Obesity levels are growing at alarming rates.
Research shows that physical activity performed at school may help improve academic performance. In addition, positive experiences with physical activity at a young age help lay the foundation for being regularly active throughout life.
Childhood obesity is on the rise in Tennessee
- An estimated 19 to 30 percent of Tennessee school students are overweight.
- Twenty-five to 43 percent of Tennessee school students are at risk for being overweight.
- Tennessee received an ‘F’ from “Report Card: State Efforts to Control Childhood Obesity.”
- Tennessee ranks 48th among states for overall health.
- About 15.8 percent of children ages 6 to 11 are obese, according to statistics from 1999 to 2002. That’s way up from 11.3 percent from 1988 to 1994; 6.5 percent from 1975 to 1980; and 4 percent from 1971 to 1974.
- Being overweight has important health consequences in children, including childhood onset of Type 2 diabetes – 33 percent of males and 39 percent of females born in 2000 are at risk for developing Type 2 diabetes. In addition, heart disease is a concern – 60 percent of 5 to 10 year-olds have at least one risk factor for heart disease and 25 percent have two or more.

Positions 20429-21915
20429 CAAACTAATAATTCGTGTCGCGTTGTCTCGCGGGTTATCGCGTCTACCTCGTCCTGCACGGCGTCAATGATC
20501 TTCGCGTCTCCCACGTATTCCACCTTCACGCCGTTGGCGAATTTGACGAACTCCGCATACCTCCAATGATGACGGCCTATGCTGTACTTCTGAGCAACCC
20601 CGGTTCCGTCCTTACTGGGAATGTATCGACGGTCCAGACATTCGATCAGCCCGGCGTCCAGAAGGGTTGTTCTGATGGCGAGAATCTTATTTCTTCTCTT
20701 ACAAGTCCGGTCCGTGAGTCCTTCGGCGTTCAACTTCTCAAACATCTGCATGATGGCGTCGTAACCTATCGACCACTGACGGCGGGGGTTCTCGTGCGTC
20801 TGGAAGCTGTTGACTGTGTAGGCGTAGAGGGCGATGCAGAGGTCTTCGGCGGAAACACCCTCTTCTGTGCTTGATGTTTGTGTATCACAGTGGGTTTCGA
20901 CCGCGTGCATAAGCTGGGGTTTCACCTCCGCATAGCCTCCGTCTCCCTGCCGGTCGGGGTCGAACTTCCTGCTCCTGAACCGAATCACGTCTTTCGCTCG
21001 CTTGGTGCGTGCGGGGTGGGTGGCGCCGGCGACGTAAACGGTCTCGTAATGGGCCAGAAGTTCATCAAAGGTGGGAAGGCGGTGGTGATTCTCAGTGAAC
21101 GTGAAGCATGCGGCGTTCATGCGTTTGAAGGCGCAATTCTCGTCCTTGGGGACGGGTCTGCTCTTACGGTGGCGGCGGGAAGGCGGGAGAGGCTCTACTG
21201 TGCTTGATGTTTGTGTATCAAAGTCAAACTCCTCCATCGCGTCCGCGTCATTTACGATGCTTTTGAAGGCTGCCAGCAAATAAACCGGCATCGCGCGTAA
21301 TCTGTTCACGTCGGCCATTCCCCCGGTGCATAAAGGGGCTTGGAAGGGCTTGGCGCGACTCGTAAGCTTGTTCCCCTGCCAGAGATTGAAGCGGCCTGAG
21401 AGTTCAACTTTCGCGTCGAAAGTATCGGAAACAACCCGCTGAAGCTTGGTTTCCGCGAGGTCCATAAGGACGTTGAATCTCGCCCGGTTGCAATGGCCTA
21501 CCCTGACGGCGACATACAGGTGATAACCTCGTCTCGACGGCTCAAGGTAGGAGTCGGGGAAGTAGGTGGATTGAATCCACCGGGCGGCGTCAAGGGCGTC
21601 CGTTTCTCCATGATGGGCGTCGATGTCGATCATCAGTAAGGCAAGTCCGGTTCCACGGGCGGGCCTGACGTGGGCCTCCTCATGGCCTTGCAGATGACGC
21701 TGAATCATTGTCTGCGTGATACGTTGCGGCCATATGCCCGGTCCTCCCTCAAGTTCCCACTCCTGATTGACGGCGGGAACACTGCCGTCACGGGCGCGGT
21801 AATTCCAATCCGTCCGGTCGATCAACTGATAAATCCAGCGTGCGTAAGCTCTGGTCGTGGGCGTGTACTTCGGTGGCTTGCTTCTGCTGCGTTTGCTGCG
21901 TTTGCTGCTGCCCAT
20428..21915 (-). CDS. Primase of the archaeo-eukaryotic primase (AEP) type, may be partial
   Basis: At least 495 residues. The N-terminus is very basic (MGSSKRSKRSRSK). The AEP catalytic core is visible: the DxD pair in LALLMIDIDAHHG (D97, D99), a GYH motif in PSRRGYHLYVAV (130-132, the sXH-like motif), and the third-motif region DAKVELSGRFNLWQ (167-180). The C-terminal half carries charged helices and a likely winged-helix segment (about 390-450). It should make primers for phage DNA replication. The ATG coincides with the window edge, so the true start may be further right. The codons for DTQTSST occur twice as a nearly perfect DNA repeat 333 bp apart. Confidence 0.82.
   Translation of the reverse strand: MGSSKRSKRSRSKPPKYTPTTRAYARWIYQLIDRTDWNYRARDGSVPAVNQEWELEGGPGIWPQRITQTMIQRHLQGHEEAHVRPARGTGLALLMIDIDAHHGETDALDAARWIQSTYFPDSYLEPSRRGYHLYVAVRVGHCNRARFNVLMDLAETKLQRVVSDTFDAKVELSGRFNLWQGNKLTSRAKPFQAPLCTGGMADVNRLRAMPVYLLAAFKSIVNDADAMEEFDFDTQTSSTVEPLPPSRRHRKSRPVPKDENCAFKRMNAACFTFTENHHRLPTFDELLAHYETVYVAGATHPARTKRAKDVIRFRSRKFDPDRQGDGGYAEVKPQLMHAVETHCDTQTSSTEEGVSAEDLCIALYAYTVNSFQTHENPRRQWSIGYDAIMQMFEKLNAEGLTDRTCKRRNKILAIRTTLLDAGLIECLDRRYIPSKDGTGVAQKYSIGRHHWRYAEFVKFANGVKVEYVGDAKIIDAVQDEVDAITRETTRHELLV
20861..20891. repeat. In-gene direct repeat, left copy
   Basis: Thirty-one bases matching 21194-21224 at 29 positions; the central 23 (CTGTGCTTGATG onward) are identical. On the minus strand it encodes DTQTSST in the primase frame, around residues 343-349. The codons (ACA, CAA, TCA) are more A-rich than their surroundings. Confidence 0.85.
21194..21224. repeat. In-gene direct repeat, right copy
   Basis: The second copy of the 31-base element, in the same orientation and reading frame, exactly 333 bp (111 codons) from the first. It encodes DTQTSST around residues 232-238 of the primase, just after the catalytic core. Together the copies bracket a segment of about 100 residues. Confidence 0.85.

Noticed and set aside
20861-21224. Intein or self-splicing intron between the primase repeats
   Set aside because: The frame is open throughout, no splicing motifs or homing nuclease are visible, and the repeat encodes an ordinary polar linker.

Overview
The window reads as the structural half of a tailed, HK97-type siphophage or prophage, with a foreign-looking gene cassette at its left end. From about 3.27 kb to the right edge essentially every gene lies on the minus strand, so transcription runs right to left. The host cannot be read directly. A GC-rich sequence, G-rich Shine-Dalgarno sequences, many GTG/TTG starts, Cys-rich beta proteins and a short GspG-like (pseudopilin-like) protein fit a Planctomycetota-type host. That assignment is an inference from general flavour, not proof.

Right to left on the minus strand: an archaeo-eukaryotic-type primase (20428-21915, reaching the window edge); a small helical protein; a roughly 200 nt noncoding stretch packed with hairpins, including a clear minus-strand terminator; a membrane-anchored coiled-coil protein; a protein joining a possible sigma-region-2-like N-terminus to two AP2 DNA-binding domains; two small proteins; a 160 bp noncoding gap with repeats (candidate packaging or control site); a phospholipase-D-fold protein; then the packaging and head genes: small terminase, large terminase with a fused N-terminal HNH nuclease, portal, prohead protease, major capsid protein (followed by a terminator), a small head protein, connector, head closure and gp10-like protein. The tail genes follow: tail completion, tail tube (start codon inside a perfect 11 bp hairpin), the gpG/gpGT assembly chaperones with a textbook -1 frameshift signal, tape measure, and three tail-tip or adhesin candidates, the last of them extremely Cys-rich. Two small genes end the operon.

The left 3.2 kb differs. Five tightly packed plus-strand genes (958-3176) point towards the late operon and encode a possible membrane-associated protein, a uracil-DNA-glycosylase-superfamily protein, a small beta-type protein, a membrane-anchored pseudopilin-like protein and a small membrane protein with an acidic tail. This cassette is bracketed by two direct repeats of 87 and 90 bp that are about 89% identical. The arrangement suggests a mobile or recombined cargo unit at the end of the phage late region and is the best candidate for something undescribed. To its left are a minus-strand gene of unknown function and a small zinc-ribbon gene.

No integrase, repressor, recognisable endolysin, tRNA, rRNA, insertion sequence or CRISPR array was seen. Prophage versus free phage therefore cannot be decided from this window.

- Forty-three percent of students in the U.S. reported they were trying to lose weight.
- The average child gets less than 15 minutes of vigorous activity a day.
- Nine out of 10 parents think their children are fit, when only one out of three actually is.
- Because children make lifestyle decisions that can last a lifetime, overweight children have a 70 percent chance of becoming overweight adults.
- Hospital costs related to childhood obesity have tripled in the last 20 years.
Sources: Tennessee Coordinated School Health Program; Centers for Disease Control and Prevention, Trust for America’s Health; Centers for Disease Control and Prevention; American Obesity Association Survey; Fitness for Youth, University of Michigan.